The whole subject of credit score seems a bit arbitrary to me, and ought to get a much closer look, as to what really goes into it, and as to how accurately the scores really predict consumer “risk”. There are plenty of new variable on the scene to think about, and credit scoring could get further out of control. I worked on this product, at least tangentially, in the 1980s when I worked for Chilton Corporation in Dallas (now Experian).
I once refinance a condo in Dallas, in 1986, going from a 12.5% VA to a 10.5% FHA. The closing just consisted of signing papers in a lawyer's office.
Wednesday, November 26, 2008
The Washington Times today (Nov. 26) ran a blistering editorial “The coming health-care tsunami”, on p A20, link here. The editorial was particularly critical of mandatory plans with “community rating” or “shall issue” (that is, guaranteed issue) provisions that would cover those who “smoke, abuse drugs, or become obese.” (It's all too easy to imagine many other examples of this kind of argument, that don't need to be listed right here.) The editorial says that such requirements (essentially forced "anti-selection") would drive private insurers out of business and bring on a government monopoly.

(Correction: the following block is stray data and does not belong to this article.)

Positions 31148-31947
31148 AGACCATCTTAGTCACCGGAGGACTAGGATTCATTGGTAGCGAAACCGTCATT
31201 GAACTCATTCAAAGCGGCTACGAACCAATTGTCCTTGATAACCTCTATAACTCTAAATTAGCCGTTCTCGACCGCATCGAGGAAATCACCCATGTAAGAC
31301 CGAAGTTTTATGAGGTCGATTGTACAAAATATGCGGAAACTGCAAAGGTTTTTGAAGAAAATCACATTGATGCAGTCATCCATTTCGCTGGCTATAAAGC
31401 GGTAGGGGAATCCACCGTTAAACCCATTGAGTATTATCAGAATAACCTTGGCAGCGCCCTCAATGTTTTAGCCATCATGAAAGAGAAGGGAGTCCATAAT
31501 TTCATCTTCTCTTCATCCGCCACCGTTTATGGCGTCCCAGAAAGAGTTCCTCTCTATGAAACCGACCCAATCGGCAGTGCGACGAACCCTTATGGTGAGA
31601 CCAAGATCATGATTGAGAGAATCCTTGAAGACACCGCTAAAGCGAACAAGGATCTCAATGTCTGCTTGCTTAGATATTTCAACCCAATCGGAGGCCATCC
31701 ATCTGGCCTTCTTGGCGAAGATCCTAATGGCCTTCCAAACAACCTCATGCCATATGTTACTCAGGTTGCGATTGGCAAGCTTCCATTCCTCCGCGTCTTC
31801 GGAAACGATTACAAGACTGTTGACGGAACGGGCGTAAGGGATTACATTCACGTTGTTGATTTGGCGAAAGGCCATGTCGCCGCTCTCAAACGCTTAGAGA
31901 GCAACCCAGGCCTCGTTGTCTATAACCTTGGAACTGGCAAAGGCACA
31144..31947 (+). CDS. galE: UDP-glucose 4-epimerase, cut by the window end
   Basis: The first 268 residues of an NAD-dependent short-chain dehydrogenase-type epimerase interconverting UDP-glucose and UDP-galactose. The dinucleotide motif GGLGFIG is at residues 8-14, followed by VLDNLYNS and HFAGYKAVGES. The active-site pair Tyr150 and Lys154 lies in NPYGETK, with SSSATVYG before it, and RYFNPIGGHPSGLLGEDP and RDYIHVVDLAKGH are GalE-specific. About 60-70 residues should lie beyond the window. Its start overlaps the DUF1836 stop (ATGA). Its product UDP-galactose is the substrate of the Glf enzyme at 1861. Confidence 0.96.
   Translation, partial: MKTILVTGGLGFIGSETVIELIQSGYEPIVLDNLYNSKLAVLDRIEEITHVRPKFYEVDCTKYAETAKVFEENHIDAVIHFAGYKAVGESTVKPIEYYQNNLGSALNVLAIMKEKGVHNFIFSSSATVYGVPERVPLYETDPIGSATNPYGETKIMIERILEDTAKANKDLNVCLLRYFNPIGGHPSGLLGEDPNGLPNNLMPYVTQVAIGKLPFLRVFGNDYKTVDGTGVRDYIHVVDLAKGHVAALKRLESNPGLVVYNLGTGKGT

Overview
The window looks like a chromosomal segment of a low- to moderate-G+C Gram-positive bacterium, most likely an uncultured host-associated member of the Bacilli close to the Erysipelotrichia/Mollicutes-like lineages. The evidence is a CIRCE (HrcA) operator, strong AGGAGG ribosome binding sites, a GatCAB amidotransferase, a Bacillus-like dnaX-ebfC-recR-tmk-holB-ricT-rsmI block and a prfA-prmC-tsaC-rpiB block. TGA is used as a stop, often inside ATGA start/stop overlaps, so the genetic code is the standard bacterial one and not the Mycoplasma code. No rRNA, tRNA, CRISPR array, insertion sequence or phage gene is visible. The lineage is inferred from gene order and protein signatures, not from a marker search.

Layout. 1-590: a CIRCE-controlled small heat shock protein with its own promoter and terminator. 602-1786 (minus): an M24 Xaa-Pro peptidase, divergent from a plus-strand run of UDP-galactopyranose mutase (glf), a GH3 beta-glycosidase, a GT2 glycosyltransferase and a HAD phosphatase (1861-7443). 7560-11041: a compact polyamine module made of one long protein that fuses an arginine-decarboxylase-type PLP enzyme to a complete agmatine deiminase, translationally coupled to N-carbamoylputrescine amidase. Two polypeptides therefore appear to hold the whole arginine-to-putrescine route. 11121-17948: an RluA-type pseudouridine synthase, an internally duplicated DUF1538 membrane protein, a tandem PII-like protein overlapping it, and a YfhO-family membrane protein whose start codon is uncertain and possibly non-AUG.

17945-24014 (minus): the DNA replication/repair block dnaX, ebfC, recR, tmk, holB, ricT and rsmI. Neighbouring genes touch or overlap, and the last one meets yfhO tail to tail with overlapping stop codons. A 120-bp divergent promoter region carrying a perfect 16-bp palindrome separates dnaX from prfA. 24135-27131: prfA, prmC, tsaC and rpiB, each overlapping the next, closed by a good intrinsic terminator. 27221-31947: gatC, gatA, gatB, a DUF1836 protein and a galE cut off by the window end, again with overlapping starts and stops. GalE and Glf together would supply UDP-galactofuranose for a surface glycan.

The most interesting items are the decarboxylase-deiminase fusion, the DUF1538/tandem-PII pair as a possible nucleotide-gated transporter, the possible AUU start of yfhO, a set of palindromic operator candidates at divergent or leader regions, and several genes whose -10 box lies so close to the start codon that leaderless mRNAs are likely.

According to the editorial, Senate Finance Committee Chairman Max Baucus (D-MT) reportedly wants to expand Medicare to ages 55-64. He also wants every American to buy insurance through an Independent Health Insurance Council. Baucus has a “Call to Action” position paper (PDF) for 2009, link here.
On P A21 Washington Times contributor and syndicated columnist Tom Blankley has an op-ed piece (link here), “Obama’s health care czar: Tom Daschle book (written with Jeanne M. Lambrew, and Scott S. Greenberger, published by Thomas Dunne) lays out plan”. The book is titled “Critical: What We Can Do About the Health Care Crisis”, in which a new board, modeled after the Federal Reserve and SEC, would set up standards for health care.
All of this seems to do with how to make people with lower risk pay for those of higher risk, no matter how you package it. It creates social and personal confrontations that cannot be avoided. For social conservatives, that obviously loops back to the debates on "family values." But there is a bigger issue, of what will work for everybody. It gets to a point that ideology about "personal responsibility" just gets counter-productive.